With Hyde Park Asia and Japan’s Entertainment Farm, respectively seeking upwards of $50 million and $30 million from Singapore-based offerings that would finance their own slates, Singapore could become a new hub for Asian film coin.
In contrast to the nuanced picture in North and East Asia, the India story continues to spin a so far largely positive tale. The country has seen huge financial commitments to moviemaking from local companies and from foreign congloms alike.
Highlights include the ever beefier slates being backed by distributor/producer Eros, TV/film studio UTV, TV-backed Indian Film Co. and the commitment in September by Zee to put together a 100-movie slate. The same month saw News Corp units 20th Century Fox and Star TV also ink deals to create their first film slate and studio in India: Fox Star Studios, which will buildon Star’s dominance of the Indian TV market and Fox’s production and distribution strengths in a sector –Indian theatrical movies — that has so far alluded it.
As all are vertically integrated, to some extent funding for each of the slates is largely sourced from the companies’ own revenues, albeit given a kick start by stock market issues in the case of Eros, IFC and UTV Motion Pictures.
Smaller Indian groups have also found new coin. Finance giant Religare this year backed the launch of what is claimed to be India’s first film fund , while completion bonder Infinity and exhibitor Pyramid Saimira have become movie financiers. Another exhibitor, PVR, expanded its slate with a $28 million injection from ICICI Venture Funds and a JP Morgan fund.
Two reasons for caution remain. The lake of money and the scramble by the Indian studios to lock up on and offscreen talent is leading to serious inflation issues. Secondly, theatrical box office so far this year has been patchy at best. But the India growth story is not based on traditional channels alone; it is predicated on new TV nets, satellite platforms and even old-fashioned DVDs putting cash back into the system. And Indian film producers are becoming extremely adept at recouping large chunks of film budgets from non-traditional sources such as music rights, product placement and commercial sponsorship.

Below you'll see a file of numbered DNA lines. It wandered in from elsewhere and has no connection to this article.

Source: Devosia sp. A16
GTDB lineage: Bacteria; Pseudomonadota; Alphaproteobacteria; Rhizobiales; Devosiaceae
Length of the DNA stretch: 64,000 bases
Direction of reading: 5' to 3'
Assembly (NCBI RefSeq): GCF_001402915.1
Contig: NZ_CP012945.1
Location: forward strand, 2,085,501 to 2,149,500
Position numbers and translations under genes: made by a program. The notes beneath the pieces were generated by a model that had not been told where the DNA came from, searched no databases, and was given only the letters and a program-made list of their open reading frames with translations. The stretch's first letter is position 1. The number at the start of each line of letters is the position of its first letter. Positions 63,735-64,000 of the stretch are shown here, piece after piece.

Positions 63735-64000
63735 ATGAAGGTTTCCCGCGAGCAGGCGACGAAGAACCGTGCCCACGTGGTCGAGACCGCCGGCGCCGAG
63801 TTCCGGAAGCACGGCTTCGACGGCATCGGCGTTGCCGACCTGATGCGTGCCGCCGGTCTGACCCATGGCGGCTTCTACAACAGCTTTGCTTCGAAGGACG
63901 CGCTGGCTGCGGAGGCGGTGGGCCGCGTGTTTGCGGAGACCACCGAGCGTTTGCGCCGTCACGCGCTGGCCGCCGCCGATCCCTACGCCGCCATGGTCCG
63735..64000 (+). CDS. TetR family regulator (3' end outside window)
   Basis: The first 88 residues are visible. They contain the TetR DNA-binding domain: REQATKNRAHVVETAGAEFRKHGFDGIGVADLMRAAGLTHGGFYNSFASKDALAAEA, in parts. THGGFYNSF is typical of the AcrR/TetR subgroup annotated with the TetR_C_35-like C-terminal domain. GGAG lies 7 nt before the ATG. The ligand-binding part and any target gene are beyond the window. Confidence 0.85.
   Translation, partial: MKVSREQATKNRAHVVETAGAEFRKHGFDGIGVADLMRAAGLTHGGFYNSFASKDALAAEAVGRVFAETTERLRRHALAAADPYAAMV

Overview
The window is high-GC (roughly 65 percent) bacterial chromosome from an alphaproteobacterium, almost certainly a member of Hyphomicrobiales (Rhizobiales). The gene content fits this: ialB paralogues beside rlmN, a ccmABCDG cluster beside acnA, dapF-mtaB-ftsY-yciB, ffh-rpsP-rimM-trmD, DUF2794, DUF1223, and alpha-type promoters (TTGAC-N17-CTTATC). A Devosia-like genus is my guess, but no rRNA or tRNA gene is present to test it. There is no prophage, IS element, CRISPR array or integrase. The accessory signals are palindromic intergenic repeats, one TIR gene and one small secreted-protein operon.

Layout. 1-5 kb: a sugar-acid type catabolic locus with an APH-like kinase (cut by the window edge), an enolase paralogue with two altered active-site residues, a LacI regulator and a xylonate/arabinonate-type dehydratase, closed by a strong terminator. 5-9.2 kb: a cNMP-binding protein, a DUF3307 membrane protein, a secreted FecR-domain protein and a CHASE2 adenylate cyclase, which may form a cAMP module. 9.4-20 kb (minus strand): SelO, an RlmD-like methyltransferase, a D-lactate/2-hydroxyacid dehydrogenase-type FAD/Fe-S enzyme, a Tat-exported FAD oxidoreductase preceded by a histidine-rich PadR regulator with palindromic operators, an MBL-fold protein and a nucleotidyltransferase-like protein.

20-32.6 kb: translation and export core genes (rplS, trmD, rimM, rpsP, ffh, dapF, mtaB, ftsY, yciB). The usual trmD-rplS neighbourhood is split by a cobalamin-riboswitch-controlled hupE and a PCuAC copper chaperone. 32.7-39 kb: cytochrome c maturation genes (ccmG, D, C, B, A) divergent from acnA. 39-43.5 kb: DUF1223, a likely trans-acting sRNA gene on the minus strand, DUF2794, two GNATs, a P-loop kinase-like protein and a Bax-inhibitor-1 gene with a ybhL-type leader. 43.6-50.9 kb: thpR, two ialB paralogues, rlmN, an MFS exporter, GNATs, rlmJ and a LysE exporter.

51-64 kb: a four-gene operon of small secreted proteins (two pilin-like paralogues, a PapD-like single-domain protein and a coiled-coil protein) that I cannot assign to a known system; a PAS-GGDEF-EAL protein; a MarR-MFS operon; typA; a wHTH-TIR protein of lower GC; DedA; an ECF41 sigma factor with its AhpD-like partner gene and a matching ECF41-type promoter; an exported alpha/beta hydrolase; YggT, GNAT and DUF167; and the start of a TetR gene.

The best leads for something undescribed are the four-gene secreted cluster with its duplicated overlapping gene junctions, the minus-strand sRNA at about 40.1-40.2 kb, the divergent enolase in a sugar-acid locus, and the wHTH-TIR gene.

What may ultimately make the Indian story more sustainable than the Chinese one is the way that Indian companies have not only been on the receiving end of finance, they have been actively building infrastructure beyond their region.
Reliance ADA Group’s bid to co-finance “new DreamWorks” is only the most visible overseas expansion. Reliance has also bought a 225-strong chain of cinemas in the U.S., bought the imaging unit of DTS and acquired cricket portal Willow. Eros has unveiled production and distribution deals with Sony and Lionsgate. In addition to buying games companies in the U.S. and U.K., UTV is financing international movies including “The Happening” and “The Pursuit of Happyness.” Meanwhile, Pyramid Saimira this year has bought cinemas in the U.S. and Malaysia and acquired European satcaster Spize.
While the film investment picture remains hazy in almost all of Asia, the forecasts for film in China and India vary considerably.
What: Pusan Intl. Fim Festival
When: Oct. 2-10
Where: Busan, South Korea
* * *
What: Asian Film Market
When: Oct. 3-6
Where: Seacloud Hotel, Busan, South Korea
Korean funds dial up new cash:
- Korea Telecom and Japanese investment company Softbank teamed up to create a $40 million film and TV content investment fund in April.
- Conglom Hanwha teamed with film trading company Daisy Entertainment to launch the leisure-to-chemicals giant’s second content fund, a $10.2 million pool.
- Busan-based venture capital company Asia Culture Technology Investment (ACTI) raised $15 million to launch its first content fund.
- SKT and its recently acquired Hanarotelecom unit are each putting $5 million into the Benex Digital Culture Content Investment Association.
- Gyeonggi Digital Contents Agency (GDCA) launched a $100 million global content fund as a Korean-U.S. venture.
- GDCA is also part of the $18.7 million Boston Visual Content Special Investment Assn., backing the $16 million 3-D toon “Dino Mom.”